The Lost Sword

Prepare. Perform. Move on. These four striking words mark the beginning of transcendent short film The Lost Sword. Written and directed by Andrés Gil, The Lost Sword follows a ruthless hitman Gareth (Tom Conlan) whose life revolves around his work, until one particular job thrusts him back into a haunting past he’s been desperately trying to escape.

Gareth essentially fits the bill of the classic “assassin” type characters in standard on-screen depictions. Visibly lacking all form of emotion or empathy, he carries out his first hit of the picture with a cold mechanical fluidity. Unblinking as the man he’s about to murder begs for his life, the hired gunman pulls the trigger with zero remorse.

The atypical part of this particular portrait of a hitman at large is not his addiction to his job – nothing revolutionary there – but rather how the stone-cold executioner unravels from an unapologetically dehumanized start to a redeeming yet resigned finish.

The emotional success of this character development should be primarily attributed to Gil’s directorial vision, with a deserving nod towards Conlan’s absorbing take on Gareth, our troubled killer-for-hire. Through tortured flashbacks are seen through the assassin’s eyes, which are peppered throughout the film, a faraway past where a young boy raised in a cult is revealed. He is forced to relive these memories when one of his assignments turns out to be Martin (Michael Turner), a connection of his from the very same cult, who also wears the same distinctive back tattoo; a sword adorned in a crown of roses.

“…how the stone-cold executioner unravels from an unapologetically dehumanized start to a redeeming yet resigned finish…”

Though the meat of the story is gripping, Jonathan Chou’s camerawork steals the glory in this short. Chou identifies both contrast and texture in otherwise everyday images, albeit still loyal to the man on-screen. Through a series of silhouetted frames layered into sequences, he commands the viewer’s attention to the leading character. The imagery remains viscerally pleasing for the duration of the short, thanks to the cinematographer’s subtle emphasis of vivid hues sounding off against duskily rich backdrops.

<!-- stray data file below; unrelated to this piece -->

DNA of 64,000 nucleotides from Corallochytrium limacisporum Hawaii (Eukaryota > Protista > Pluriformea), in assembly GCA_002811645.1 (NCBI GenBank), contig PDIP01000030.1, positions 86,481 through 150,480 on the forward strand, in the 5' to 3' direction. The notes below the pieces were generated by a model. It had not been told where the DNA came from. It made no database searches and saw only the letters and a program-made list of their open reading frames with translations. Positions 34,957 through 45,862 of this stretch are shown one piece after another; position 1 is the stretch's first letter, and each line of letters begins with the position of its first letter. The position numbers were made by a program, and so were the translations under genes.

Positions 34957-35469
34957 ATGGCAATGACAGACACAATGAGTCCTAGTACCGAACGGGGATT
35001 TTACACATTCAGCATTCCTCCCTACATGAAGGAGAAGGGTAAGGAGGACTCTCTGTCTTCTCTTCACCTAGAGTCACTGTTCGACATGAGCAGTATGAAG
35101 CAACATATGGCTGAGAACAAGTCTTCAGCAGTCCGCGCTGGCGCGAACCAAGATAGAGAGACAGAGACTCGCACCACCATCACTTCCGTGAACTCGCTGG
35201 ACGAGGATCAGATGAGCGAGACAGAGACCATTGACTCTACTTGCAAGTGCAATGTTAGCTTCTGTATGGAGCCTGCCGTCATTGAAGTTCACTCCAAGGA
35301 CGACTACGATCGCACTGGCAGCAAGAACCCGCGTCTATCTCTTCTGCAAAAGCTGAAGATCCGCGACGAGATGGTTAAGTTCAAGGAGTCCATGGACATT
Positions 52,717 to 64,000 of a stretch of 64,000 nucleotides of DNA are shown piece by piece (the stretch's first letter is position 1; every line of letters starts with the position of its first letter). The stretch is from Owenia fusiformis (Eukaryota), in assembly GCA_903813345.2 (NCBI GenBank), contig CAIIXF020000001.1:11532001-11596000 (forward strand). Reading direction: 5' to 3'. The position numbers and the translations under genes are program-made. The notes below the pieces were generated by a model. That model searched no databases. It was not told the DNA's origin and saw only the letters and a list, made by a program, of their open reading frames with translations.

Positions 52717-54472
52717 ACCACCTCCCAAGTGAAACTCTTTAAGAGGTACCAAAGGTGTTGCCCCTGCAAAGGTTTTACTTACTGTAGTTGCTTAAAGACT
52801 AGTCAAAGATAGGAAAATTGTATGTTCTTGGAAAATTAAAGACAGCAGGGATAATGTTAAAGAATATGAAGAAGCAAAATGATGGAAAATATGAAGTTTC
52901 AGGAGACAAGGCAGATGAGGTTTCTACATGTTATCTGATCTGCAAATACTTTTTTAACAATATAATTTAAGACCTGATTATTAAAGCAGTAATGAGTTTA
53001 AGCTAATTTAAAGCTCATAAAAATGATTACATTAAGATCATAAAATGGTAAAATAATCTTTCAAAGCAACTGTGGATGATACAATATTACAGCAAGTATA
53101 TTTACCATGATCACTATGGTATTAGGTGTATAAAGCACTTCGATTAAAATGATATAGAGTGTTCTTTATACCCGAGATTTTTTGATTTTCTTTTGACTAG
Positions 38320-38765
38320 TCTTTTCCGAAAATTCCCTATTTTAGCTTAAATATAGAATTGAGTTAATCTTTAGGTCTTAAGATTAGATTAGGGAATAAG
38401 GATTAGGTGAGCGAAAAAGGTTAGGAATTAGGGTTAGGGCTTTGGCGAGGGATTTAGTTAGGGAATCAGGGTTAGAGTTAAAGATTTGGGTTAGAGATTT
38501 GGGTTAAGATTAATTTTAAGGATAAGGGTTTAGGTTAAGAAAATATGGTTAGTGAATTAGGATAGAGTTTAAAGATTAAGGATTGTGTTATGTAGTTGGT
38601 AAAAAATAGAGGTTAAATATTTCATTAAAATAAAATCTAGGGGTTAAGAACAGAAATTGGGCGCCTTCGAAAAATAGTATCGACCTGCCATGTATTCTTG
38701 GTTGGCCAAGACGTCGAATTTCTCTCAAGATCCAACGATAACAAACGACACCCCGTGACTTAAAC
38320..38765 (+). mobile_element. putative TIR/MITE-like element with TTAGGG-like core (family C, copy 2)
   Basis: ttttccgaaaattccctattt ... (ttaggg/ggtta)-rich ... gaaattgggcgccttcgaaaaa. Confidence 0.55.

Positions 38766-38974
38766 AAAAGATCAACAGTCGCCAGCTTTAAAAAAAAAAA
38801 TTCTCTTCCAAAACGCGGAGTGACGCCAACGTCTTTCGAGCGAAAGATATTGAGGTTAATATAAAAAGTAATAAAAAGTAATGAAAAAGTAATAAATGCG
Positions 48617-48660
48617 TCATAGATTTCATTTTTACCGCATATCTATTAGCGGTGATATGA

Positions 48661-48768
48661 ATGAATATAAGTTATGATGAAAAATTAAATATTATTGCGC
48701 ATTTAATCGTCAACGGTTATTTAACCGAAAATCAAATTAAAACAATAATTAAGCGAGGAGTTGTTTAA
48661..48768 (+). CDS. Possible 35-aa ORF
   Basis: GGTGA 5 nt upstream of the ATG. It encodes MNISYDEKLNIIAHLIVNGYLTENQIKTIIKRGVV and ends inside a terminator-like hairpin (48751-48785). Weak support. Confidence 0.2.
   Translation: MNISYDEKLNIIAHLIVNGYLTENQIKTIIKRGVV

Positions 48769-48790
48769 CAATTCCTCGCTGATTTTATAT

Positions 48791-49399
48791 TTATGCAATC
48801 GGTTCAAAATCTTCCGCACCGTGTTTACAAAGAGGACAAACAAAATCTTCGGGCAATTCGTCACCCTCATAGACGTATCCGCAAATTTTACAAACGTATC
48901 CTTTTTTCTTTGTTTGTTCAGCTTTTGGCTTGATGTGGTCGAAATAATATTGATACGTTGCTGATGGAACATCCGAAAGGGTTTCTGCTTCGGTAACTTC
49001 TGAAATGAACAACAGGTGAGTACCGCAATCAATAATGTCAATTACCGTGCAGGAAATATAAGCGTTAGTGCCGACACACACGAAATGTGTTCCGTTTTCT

Chou and Gil stylistically pair up well here, as they play off of a storytelling technique where the narrative is communicated mostly through implication. This is, of course, a testament to Conlan’s stupendous performance. The actor proves he has the convincing ability to meticulously express emotion sans many words. Seamless editing by Ramin Taheri is another disarming element of the production, as the pace of both sight and sound are lucidly melded together to match the swift burn of an intense storyline.  

As the film relies on implication vs. narration, it’s left up to the viewer to piece together the series of events that leads to the protagonist’s decision to walk away from his long-time mantra; “finish the job or become the job.” A consequence of this is that the role of the supporting character who Gareth sacrifices his way of life for is not explicit. Nor is the assassin’s past clear. Based on newspaper clippings the hitman keeps, we can gather that as a child he was indoctrinated into a cult, and then we can assume he later escaped.

“…is a dark, exhilarating walk down an assassin’s tormented lane.

But when the ex-cult member reminisces on the members of his former life, we behold him watching an old video reel where the very person he is meant to assassinate was interviewed about his disappearance. This leads to unanswered questions; was Gareth kidnapped into the cult or were his family members wrapped up in it, to begin with? When was the missing child announcement of his dated from – before or after his time in the group? What is his actual relationship with the target whom he belatedly saves?

Befuddlement aside, these untouched details do not detract from the irresistibility of this short. Even more impressive is that students made this nearly flawless production. Final year graduates at Chapman University’s Dodge College of Film and Media Arts are the visionaries behind this piece. Mark my words: Conlan, Chou, Gil, and Taheri are names you should seek out and familiarize yourself with. If The Lost Sword is any indication, these guys each individually demonstrate refined, natural-born filmmaking expertise, worthy of professional accolades.

At its heart, The Lost Sword is a dark, exhilarating walk down an assassin’s tormented lane. An unsettling but masterful exploration of humanity, this is one film you don’t want to skip out on.

The Lost Sword (2017) Written and directed by Andrés Gil. Starring Tom Conlan, Michael Turner, Greg Lucey. The Lost Sword premiered at the 2018 Dances With Films.

9.5 out of 10 stars

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